“I can’t say I foresaw that,” Green said after Game 1. “I played against him last year. I had no clue he would be this guy this year. But he spent a lot of time in the gym and it’s paying off in his game.”

His skills have finally caught up to his raw athleticism, length and physicality. He’s emerged as the second option to Kawhi Leonard, and while the Warriors were effective in containing Toronto’s superstar — throwing varied blitzes at him and holding him to 2-of-7 from the field in the first half — Green was tasked with handling Siakam. Yet, at times, the famously diligent Green looked wholly unprepared and even rusty, seeming startled at Siakam’s scoop shots, losing Siakam in transition and struggling to fight through screens. 

The nine-day layoff may be to blame, and it’s far from irregular for Finals participants to go through a feeling-out period in Game 1s, especially if, as in the case of these two teams, multiple stars missed one or both games (both Green and Leonard missed one of the two). “Really the only time I ever really played him was last year,” Green said.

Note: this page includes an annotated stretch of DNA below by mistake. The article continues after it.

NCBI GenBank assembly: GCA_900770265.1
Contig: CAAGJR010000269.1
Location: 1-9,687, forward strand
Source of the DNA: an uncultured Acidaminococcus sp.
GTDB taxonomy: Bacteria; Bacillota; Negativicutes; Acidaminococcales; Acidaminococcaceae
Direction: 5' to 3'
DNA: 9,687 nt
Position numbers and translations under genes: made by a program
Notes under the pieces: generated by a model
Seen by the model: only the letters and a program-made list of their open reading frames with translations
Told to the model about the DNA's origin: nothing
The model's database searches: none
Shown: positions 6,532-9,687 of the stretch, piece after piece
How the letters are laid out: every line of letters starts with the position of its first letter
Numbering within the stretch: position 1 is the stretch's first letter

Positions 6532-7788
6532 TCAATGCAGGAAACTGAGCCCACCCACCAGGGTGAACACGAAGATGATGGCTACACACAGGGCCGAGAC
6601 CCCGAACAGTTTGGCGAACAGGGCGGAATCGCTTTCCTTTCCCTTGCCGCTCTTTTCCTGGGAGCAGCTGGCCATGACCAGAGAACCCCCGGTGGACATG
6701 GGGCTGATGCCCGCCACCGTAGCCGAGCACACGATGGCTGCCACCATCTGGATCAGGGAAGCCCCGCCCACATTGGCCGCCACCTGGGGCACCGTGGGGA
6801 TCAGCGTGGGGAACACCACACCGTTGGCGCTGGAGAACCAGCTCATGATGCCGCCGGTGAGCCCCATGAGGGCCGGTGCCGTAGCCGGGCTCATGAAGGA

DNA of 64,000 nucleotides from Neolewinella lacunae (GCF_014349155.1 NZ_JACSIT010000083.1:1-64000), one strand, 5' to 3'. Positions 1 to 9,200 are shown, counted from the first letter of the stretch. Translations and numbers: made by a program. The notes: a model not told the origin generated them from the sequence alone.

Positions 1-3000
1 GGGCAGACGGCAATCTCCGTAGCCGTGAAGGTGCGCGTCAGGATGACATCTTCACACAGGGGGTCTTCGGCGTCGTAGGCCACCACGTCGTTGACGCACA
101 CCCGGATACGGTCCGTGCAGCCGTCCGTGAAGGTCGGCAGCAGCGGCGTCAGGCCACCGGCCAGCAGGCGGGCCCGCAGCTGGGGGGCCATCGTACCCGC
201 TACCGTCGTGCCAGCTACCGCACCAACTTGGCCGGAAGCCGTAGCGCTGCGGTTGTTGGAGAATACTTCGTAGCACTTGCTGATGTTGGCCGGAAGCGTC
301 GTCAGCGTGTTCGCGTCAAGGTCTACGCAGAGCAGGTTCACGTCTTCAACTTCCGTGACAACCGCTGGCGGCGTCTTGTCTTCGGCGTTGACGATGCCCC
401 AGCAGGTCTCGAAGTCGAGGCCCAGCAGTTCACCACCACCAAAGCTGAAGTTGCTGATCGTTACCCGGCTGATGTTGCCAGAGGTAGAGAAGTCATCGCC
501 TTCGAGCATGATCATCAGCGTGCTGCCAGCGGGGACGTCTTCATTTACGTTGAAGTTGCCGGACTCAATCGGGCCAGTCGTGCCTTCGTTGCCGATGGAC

On the other hand, Green has been playing arguably his best postseason basketball, with five triple-doubles over the course of the postseason, and is playing with more speed, quickness and durability since he dropped 23 pounds over the course of six weeks.

“I got to do a better job of taking his rhythm away,” Green said. “I will, but he had a great game. But that’s on me.”

The 24 points Toronto scored in transition was one of Kerr’s biggest points of emphasis. It was something the Warriors knew would be an issue, and it was something Siakam had excelled at during the playoffs.

Yet, there were times when Green looked almost startled by Siakam’s sudden scoop shots. Siakam was so good in starting the transition offense that Warriors head coach Steve Kerr dubbed him a “young Draymond.” Of his 14 field goals on Thursday nine came in the restricted area, and four of those were in transition.